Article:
Beyond Categorization, Meaningless Drivel, Self-editing Tips, Writing tips

Trails for Rabbits and Writers. And Rabbits.

Struggling with your current work in progress? Good for you. I mean, it’s lovely and wonderful and all when the story just flows like gravy over the Spoon Ridge Mountains of your mashed potatoes, but if you ask me, struggle is a good thing. You’re somewhere in the middle of your book, aren’t you. And you’re totally frustrated. And ready to quit. Actually, yes, I am psychic. You’re also not eating enough vegetables and you need to call your mother and the world is going to end in 2012. But before you grab and drop your messterpiece in the virtual…

Read More

General, Meaningless Drivel, My Thoughts, The Publishing Process, Writing tips

Writing Advice You Should Definitely Ignore

The title of this post is not some clever reverse psychology trick. You really shouldn’t listen to this advice. It’s bad for you and it goes against everything you’ve ever heard from all those lovely and wise literary agents out there. The Chips and Nathans and Janets and the rest. (I’m not being sarcastic here. All the agents I’m thinking of are completely lovely and incredibly competent and smell like cupcakes.) So why am I writing this post? Because sometimes advice that’s perfect for The Many is perfectly wrong for The Few. I’m not saying it’s bad to be among…

Read More

About Me, The Writer's Life, Writing tips

The Truth Below the True

I’m not going to tell you my true story. Not just because it’s decidedly uneventful for the first four decades or so (apart from the usual stuff – saying clever things as a toddler, enduring the “let’s get Steve and his older brother matching sailor suits, won’t that be cute?” miscues of otherwise wonderful parents, leaving home, getting married, having kids, taking the occasional vacation, discovering unique ways to incorporate bacon into daily life), but because some of the story, particularly the season that begins just after those first four decades, features choices and consequences and events that, if published,…

Read More

My Thoughts, Writing tips

The Delirious Ecstasy of Getting Lost

The other night I took a break from an editing marathon to watch a movie. This will not surprise anyone who knows me. I love movies. Especially movies you haven’t heard of yet. Like this one. Phoebe in Wonderland. It’s the story of 9-year-old Phoebe (brilliantly played by the other Fanning, Elle) and her apparent Alice-in-Wonderland-flavored struggle with Obsessive-Compulsive Disorder (which turns out to be something else but I’m not telling because I think some of you are going to rent this movie now that I’ve mentioned it and it’s always more fun to discover Important Plot Points in the…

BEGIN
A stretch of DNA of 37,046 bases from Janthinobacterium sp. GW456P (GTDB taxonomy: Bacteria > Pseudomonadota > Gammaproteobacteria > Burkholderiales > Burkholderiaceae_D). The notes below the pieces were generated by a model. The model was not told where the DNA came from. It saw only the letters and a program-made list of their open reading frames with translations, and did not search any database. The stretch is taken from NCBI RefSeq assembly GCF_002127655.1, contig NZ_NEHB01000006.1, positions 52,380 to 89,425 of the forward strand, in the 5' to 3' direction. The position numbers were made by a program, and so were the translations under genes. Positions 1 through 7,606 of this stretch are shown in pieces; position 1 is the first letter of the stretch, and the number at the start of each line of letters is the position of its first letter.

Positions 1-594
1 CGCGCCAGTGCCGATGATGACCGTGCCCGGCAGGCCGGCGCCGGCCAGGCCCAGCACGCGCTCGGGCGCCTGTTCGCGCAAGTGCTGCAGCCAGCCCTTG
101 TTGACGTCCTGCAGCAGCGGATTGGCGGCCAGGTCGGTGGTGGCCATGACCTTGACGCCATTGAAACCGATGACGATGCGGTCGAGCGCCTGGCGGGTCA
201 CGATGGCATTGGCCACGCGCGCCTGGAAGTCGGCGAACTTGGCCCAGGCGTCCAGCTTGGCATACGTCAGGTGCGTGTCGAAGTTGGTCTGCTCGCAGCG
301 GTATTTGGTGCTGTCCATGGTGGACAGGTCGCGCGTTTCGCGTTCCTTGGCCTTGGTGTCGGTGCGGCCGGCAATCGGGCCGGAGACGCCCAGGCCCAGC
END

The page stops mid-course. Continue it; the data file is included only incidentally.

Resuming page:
Read More

Other Writer's Words, Self-editing Tips, Writing tips

Writing Tips from Novels: Alex and the Ironic Gentleman

Yes, there are lots of great books “on writing” (my favorite is the one that goes by that name, except capitalized; it’s by Stephen King), but I’ve found that you can get some great tips from the characters and narrators of Actual Novels. And isn’t it more fun to read a novel than a book about writing a novel? Sure it is. I have a few of these lined up in the queue (gosh, I love writing that word), but I thought it might be fun to open this irregularly recurring blog feature with an unexpected little book. It’s called…

Read More

Beyond Categorization, Self-editing Tips, The Writer's Life, Writing tips

Writer Vs. Self-Editor

Once upon a time, there was a writer… Whoa, hold on there. Wait one darn minute, mister. Excuse me? “Once upon a time”? Really? Where’s the originality in that? Surely someone who calls himself a “writer” can do better. There was a writer… Pa-thet-ICK. Look, I’m just trying to… “Was.” Passive verb, my friend. You should know this by now. Passive verbs suck. Spice it up a bit. Put some life in your words or you’re going to put your readers to sleep. I appreciate your concern, but I’m not trying to write the Great American Novel. It’s just a…

Read More

The Writer's Life, Writing tips

How Do You Write What You Don’t Know?

[Note: Stephen is currently collecting data on what it’s like to experience a great deal of pain (for use in some future work of fiction, of course), so this post is gonna be short. He’s really counting on a couple of you providing the bulk of the post in the comments section. Bring on your wisdom.] Okay, here’s the question of the day: How do you write a scene where a character experiences something you’ve never personally experienced? I mean things like shooting an innocent man. Jumping from a speeding car. Standing on stage in front of 100,000 adoring fans.…

Read More